Which brings me to the last question asked by my litmus test wife: why did Marvel do this? What purpose did this storyline serve? Based on the fact that this storyline has not been touched in years indicates that Marvel’s creative team doesn’t want to go near this mess with 10-foot-pole. So if they weren’t planning on mining a whole slew of storylines based on the fact that Peter’s romantic past has been irreversibly altered, why go through with Sins Past in the first place? Why piss all over Gwen Stacy’s grave and create two new supervillains in the process and then never bring them back into the picture?
JMS has apparently gone on the record since leaving Marvel and said he would have done Sins Past differently, with the kids being Peter’s and not Osborn’s – but that idea was vetoed by the higher ups since it would have “aged” Peter (and honestly, would Peter having secret love-children be any different than your standard episode of Jerry Springer?). Then when JMS got slammed for his participation in “One More Day” he mentioned that at the very least, the status quo change would undo the events of Sins Past. But I’m just not buying it. If his work on ASM was good enough for him to recently taunt Marvel by showing sales figures during his run, how does JMS get to separate himself from some of the more controversial/despised storylines during his time on the title? Just as he’s currently doing with Before Watchmen, JMS always seems to find himself in a controversial situation, yet he arms himself with a litany of excuses as to why he’s not the bad guy.
The fact remains that Sins Past is just a giant stain on the history of Amazing Spider-Man, whether or not Marvel considers it a part of its current continuity. Compare it to the Clone Saga, which was also considered an artistic disaster, yet to Marvel’s credit, they’re at least still trying to make something successful out of it with the well-reviewed Scarlet Spider series. Yet Sins Past has remained firmly in the “mistake” pile.
JMS has a ton of amazing credits on his profile, most notably Babylon Five, and a part of me thinks that his work on Before Watchmen could be an interesting read. But, considering this is an ASM blog, I’m going to ultimately judge the man on his work for my favorite comic book series of all-time. As the old sports adage goes, sometimes you just have a “bad game” but when you have a **** up on your resume that’s as colossal and disgusting as Sins Past, that’s unfortunately the way you’re inevitably going to be judged. How this guy continues to get work based on his reputation from a television series from years ago, when his most recent work is so reviled, is beyond me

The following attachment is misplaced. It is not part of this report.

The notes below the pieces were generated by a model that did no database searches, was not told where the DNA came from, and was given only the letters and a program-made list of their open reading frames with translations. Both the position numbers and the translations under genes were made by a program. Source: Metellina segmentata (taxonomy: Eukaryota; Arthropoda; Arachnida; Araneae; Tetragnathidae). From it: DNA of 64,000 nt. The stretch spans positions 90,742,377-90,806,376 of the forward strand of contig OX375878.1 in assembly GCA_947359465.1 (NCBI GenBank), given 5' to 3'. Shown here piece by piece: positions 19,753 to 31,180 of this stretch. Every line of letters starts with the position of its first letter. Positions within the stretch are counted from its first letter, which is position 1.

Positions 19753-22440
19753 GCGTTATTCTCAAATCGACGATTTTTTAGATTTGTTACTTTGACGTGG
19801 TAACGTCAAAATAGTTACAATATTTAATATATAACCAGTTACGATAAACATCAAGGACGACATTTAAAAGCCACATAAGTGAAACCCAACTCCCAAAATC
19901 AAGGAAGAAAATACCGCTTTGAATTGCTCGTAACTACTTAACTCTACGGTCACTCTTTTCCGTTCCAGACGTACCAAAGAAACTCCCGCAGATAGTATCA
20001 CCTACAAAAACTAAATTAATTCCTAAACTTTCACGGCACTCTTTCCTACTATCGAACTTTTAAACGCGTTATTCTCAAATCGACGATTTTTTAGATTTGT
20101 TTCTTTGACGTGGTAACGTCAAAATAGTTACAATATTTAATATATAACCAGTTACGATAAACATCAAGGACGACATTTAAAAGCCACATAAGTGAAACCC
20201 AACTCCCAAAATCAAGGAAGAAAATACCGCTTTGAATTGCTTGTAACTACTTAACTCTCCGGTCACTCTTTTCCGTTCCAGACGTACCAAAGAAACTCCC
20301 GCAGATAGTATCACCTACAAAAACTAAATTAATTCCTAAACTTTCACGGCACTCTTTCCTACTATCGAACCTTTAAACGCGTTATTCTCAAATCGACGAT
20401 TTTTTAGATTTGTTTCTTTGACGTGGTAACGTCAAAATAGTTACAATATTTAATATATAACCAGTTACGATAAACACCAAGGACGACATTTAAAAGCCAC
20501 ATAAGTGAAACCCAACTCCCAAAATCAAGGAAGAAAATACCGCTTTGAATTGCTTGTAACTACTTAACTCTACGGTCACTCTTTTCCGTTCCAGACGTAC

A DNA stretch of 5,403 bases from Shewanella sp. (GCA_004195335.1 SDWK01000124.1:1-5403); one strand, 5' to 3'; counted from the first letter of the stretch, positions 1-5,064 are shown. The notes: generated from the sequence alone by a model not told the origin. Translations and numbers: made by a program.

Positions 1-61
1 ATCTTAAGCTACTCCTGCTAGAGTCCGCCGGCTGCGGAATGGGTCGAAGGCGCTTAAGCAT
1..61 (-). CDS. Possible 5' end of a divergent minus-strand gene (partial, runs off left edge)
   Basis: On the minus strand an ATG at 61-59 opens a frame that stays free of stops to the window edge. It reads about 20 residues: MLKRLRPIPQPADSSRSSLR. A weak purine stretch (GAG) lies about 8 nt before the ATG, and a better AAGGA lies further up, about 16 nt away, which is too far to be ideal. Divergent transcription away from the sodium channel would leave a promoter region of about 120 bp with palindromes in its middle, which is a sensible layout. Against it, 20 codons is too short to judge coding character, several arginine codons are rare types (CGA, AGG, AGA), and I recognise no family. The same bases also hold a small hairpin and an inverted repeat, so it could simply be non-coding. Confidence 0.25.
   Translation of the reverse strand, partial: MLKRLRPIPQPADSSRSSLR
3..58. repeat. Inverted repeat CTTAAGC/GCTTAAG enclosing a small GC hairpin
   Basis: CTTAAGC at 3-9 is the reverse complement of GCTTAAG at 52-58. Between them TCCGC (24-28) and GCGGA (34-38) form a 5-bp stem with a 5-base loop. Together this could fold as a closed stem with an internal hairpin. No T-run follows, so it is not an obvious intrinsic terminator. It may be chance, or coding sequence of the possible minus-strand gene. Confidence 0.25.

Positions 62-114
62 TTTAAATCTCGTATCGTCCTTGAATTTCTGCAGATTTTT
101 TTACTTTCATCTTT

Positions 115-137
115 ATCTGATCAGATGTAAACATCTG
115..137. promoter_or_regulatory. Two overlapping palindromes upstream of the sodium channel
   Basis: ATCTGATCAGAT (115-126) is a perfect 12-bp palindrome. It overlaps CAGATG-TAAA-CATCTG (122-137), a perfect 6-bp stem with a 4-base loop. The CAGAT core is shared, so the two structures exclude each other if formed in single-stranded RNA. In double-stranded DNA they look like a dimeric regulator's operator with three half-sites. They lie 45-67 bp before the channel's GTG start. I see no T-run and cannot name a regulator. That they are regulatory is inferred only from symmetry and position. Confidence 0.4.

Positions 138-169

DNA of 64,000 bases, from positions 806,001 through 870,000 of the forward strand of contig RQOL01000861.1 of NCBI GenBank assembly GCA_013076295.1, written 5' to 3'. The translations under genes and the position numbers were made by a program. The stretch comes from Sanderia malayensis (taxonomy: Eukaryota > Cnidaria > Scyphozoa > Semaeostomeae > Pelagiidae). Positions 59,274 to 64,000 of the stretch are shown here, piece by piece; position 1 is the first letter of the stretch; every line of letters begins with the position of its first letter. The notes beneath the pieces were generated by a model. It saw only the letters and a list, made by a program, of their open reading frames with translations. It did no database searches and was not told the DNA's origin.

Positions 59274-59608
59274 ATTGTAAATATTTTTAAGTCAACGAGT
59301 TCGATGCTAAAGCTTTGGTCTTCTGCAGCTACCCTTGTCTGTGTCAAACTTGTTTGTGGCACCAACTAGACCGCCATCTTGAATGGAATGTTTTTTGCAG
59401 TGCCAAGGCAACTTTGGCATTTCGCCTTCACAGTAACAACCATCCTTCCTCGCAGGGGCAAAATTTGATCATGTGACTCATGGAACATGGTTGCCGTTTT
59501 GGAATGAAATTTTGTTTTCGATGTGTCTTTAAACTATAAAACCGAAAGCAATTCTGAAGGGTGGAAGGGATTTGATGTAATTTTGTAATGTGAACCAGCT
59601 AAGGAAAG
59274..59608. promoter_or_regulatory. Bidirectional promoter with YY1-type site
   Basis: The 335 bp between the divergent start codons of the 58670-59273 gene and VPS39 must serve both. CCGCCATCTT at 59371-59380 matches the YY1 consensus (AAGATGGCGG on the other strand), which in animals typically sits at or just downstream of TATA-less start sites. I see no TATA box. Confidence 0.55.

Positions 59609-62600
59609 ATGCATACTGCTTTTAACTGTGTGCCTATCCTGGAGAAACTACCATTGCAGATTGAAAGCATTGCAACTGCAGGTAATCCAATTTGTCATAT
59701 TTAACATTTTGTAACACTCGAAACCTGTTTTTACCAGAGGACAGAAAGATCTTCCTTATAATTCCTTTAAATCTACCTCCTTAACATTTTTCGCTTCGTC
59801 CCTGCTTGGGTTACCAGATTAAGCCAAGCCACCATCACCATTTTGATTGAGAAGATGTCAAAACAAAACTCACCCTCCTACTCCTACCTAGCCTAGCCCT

I actually do tend to believe that “Sins Past” was the result of editorial rail-roading JMS’s original story, for a few reasons. For one thing, until it gets mentioned partway through the storyline, I don’t think the reader is ever supposed to assume that Peter and Gwen had a “celibate” relationship. In fact, there was a story drawn by John Romita Sr. in the late ’90s (sadly, I can’t remember where, though it was collected in the first TPB collection of “The Death of Gwen Stacy,” published shortly thereafter) that shows Peter and Gwen going to bed together. (This is John Romita we’re talking about, though, so don’t worry — it’s perfectly tasteful!)
That Romita story came instantly to mind as I read the opening pages of “Sins Past,” and so there was no question in my mind for the first few issues that these were Peter’s kids. I mean, who else could the father be? At this point, I had no reason to believe that Marvel had retconned the sexual part of their relationship out of existence. Maybe, I thought, it was a situation similar to Baby May’s, with the kids having been kidnapped at birth by the Goblin, who subsequently brainwashed Gwen to make her forget both the pregnancy and birth. It sounds silly, perhaps, but stranger things have happened in comics! I think such an explanation could easily have been adjusted to preempt the whole Springer-esque “love child” scenario you described too. The kids’ rapid aging could have been explained by Peter’s enhanced DNA, and the three-month time gap could have still been part of the story. It’s just a matter of plugging Peter into the equation where Norman Osborn ended up.
Here’s another interesting point. ASM #509 ends with this line by Gabriel: “And like I’ve always said, if you’re going to kill a man — you should have all the reasons you can get.” But that wasn’t the original line, as the Director’s Cut version of the issue (published a few weeks after the regular version) reveals. The Director’s Cut includes the issue’s original script, which ends with the line: “And like I’ve always said, if you’re going to kill your father — you should have all the reasons you can get.”
The original cliffhanger to the story’s first issue, then, would have had us believe that Peter was the father of Gabriel and Sarah. But if we were meant to go into this story believing that Gwen died a virgin, why would JMS have written that line? It seems more likely that the editors changed the storyline partway through its production, after the first few issues had already been published — and that they were still trying to figure out exactly how to do that when they changed the final line of ASM #509. The almost-throwaway “Gwen and I never did anything” line a few issues later would have been easy enough to insert at the last minute.
It may not prove anything, and we’ll probably never get the full truth, but I really think the questionable nature of Peter and Gwen’s sexual relationship might hold some answers. That comes in large part from my own first experience of the story, which I actually quite enjoyed in the beginning; the mystery, to me, wasn’t who the father was, but how Peter’s own children had been concealed from him for years. When it was revealed not only that Peter wasn’t the father, but that the father was the Green Goblin, I was blindsided and disgusted. It didn’t seem to follow from the story thus far, especially from the line in the ASM #509 Director’s Cut, and right away I suspected that the story had somehow been altered from JMS’s original intentions. It’s hard for me to believe that I was the only one with that experience, or that anyone would mean to create such an offensive storyline from the outset.